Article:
Kyiv Perennial: What remains of the ‘friendship between peoples’?

A symposium of the Prater Gallery, curated and organized by Lena Prents and Antonina Stebur

Since the beginning of the Russian war of aggression against Ukraine, many media outlets in Germany have alluded to the past image of friendship between the two nations in contrast to today’s enmity. Hardly a private conversation takes place between those who grew up under socialism – and with the ideology of friendship between nations – without reflecting on the former solidarity between the ‘peoples of the Soviet Union.’ Friendship is an important term with a complex history of relations. But what does it mean when applied to entire nations? What characterized these kinds of friendships, which involved emancipatory and conciliatory aspects on the one hand, but also hierarchical and even colonial gestures on the other?

After the Second World War, ‘friendship between peoples’ became a central propaganda tool in socialist countries beyond the Soviet Union. As ideological and dishonest as the term may be, it was also lived out to some extent. Under the slogan of ‘friendship between peoples’ or ‘friendship and brotherhood’, real encounters and friendships were fostered, not between peoples, but people. Cultural exchanges took place that were beneficial for both parties. However, this does not appear to have produced a stable friendship between peoples. When the era of socialism came to an end, a seemingly endless series of ethnic and national wars began, which continue today.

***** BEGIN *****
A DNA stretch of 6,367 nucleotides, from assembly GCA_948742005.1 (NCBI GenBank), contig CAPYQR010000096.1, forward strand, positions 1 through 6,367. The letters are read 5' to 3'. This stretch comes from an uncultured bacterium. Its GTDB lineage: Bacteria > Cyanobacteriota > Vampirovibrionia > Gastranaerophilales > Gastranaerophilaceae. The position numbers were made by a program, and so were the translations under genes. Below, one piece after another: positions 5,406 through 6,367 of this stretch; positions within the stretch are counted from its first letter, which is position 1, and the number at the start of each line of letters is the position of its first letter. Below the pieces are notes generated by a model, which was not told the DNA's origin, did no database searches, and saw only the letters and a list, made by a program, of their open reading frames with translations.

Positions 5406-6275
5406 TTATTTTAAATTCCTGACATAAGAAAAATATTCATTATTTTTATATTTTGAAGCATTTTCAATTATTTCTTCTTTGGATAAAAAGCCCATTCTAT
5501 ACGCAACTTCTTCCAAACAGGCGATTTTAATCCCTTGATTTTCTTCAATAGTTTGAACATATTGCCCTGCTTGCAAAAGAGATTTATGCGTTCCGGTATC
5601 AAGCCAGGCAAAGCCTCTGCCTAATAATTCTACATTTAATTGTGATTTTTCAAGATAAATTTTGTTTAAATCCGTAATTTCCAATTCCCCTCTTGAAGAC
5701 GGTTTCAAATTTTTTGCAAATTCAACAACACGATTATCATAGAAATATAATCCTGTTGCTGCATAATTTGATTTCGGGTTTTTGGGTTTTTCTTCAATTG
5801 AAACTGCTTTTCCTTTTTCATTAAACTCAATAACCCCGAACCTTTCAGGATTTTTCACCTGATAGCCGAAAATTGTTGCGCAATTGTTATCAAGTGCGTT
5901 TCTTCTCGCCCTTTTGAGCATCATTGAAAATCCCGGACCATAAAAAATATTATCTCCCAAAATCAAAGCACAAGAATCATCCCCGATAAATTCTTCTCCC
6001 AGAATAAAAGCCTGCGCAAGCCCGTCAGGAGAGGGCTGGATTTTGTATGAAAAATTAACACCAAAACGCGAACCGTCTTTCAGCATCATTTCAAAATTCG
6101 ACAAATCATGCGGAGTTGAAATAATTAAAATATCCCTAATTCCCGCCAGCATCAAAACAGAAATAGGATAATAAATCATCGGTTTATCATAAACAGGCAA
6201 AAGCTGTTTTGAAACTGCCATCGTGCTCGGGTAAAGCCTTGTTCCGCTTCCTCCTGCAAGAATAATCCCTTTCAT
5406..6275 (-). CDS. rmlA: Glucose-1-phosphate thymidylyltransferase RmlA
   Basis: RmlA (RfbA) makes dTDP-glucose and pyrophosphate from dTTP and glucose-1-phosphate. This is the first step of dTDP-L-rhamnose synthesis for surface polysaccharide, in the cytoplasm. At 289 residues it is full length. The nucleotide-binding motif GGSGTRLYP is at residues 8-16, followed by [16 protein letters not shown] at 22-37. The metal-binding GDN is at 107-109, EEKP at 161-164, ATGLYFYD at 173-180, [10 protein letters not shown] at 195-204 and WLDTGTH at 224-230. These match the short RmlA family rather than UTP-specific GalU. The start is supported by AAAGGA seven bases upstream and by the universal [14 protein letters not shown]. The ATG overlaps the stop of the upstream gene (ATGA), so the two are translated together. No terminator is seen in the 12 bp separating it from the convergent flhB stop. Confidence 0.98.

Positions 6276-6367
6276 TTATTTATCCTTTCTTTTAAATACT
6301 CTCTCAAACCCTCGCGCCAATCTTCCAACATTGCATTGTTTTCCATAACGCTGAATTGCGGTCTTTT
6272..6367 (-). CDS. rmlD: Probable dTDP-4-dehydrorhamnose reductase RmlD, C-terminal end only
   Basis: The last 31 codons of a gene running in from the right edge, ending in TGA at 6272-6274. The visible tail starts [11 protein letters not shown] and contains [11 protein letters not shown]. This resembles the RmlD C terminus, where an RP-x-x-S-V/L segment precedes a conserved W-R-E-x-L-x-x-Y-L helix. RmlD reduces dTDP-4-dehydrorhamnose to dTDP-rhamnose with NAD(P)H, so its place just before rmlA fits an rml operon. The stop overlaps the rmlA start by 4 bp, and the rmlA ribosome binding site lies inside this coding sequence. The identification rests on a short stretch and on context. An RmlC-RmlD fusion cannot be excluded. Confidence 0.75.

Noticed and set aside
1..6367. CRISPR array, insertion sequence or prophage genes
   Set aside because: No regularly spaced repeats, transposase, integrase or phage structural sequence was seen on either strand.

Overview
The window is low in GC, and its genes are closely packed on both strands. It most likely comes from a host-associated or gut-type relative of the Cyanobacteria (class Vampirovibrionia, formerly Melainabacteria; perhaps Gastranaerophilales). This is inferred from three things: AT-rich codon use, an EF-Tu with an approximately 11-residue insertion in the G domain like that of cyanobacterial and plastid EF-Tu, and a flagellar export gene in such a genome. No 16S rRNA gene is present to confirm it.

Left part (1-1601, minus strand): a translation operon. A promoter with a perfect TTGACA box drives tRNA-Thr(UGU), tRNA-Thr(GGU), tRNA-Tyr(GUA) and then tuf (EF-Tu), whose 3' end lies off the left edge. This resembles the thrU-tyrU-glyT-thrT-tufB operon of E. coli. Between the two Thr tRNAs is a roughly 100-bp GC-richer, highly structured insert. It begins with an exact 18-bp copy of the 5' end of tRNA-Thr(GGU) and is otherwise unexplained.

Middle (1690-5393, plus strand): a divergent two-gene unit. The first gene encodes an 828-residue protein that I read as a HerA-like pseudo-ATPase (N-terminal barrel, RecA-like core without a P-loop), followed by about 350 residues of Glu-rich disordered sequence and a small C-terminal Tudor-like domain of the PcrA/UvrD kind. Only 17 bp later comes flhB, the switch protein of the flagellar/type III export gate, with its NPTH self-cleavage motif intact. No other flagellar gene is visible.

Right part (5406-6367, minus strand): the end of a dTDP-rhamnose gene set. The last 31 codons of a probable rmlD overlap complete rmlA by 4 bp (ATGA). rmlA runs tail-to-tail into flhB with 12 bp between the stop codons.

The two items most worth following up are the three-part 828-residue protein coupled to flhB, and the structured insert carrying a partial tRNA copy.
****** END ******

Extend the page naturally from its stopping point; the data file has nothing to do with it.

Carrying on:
What remains of the ‘friendship between peoples?’ is a symposium that focuses on the idea of friendship and brotherhood in (post-) socialist contexts. It focuses on the term itself and its real-life expression, seen from a historical, decolonial and art-historical perspective. It offers the chance to reflect on how artistic political imaginations, including feminist and queer visions, have expanded the idea of friendship to form new ties and communities, such as notions of sisterhood, communities of care or chosen families.

Speakers: Felix Ackermann, Zhenia Belorusets, Vika Biran, Olena Oleksandra Chervonik, Taras Gembik, Tereza Hendl, Beáta Hock, Iva Kovač, Kata Krasznahorkai and Bojana Pejić